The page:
VALLETTA (Reuters) - Malta’s Prime Minister Joseph Muscat said on Friday he was ready to resign if implicated by official inquiries into a mystery Dubai firm and its links to companies set up in Panama by his chief of staff and former energy minister.
Asked about related revelations in articles by Reuters and the Times of Malta on Nov. 9, Muscat said he had never questioned his aide, Keith Schembri, about the matter.
“My chief of staff was involved in the business world. I do not get involved in his business affairs,” he said.
The two articles shed light on a mystery company in Dubai known as 17 Black that accountants for Schembri and ex-energy minister Konrad Mizzi - who is currently tourism minister - had named as a potential source of revenues of up to $2 million for the two men’s Panama companies.
17 Black was first identified by a Maltese journalist, Daphne Caruana Galizia, who was murdered last October. No evidence has emerged that connects her death to any of her journalism.
Through her knowledge of the “Panama Papers” - thousands of documents leaked from Panama-based law firm Mossack Fonseca - Caruana Galizia discovered that Schembri and Mizzi had taken control of the companies in Panama after they had taken office.
The Reuters Nov. 9 article, citing three sources and documentary evidence, revealed that authorities in Malta and the United Arab Emirates had identified the owner of 17 Black as Yorgen Fenech, director and shareholder of a business group that in 2013 won a concession to build a 450 million euro ($517 million) gas power station on Malta.
Fenech, Mizzi and Schembri have denied any wrongdoing.
In written response to Reuters questions last month, Mizzi denied any knowledge of 17 Black. Schembri, in a previous statement in April, confirmed that 17 Black had figured in a business plan that never went ahead.
Fenech denied any wrongdoing or knowledge of Mizzi or Schembri’s Panama companies. He declined to confirm or deny if he owned 17 Black.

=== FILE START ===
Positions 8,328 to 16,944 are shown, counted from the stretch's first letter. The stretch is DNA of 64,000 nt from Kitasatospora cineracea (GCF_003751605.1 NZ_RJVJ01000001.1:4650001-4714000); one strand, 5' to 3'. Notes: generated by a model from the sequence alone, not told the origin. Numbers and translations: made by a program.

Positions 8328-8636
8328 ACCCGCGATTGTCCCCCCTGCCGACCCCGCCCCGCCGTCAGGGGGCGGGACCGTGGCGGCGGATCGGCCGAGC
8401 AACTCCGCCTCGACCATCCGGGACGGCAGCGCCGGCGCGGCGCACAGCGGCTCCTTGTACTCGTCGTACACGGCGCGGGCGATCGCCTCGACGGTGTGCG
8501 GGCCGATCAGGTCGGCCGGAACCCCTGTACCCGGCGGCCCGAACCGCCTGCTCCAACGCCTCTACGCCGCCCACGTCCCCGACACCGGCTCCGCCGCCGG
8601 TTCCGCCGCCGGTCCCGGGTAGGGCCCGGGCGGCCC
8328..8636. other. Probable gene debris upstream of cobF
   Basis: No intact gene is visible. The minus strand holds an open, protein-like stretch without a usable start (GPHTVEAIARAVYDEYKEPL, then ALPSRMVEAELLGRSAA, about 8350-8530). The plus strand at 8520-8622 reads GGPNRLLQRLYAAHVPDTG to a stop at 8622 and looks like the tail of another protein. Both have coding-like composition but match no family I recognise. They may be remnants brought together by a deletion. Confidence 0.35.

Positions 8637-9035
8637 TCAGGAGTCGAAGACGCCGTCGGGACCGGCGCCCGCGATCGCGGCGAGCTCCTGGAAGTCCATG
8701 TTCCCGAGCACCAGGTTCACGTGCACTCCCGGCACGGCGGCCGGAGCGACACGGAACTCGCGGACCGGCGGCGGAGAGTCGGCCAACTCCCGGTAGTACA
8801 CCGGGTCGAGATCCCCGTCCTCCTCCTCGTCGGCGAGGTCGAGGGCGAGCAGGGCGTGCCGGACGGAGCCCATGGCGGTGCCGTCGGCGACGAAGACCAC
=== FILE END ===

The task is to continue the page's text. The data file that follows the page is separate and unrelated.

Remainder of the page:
On Monday, Malta’s opposition Nationalist Party urged Muscat to fire both Mizzi and Schembri.
“Political responsibility would have been shouldered in any other civilised, Western country,” Nationalist Party leader Adrian Delia said.
But Muscat said he would await the results of an official inquiry that will examine the Panama companies and 17 Black. That judicial inquiry is currently stalled pending legal action to block its work, from among others, Muscat himself.
Muscat said his legal action was not to oppose the inquiry itself. “My appeal was because I was being mentioned in something I have no involvement in.”
In further written comments to Reuters, Muscat’s spokesman, Kurt Farrugia, on Friday night indicated, without giving further detail, that there were further inquiries into 17 Black under way, in addition to the stalled judicial probe.
“Irrespective of the status of these appeals we understand that there are several ongoing investigations into matters relating to 17 Black. These are not being impeded in any way and the appeals mentioned above do not stop the matter being investigated by these other investigations.”
Asked if he would resign if any proof of wrongdoing was found, Muscat said: “I am ready to resign if the inquiry finds any wrongdoing on my part. Without a doubt. I am awaiting the outcome of the inquiries and investigations with regards to the persons you mentioned, then I will take decisions from there.”
Reporting by Stephen Grey; editing by John Stonestreet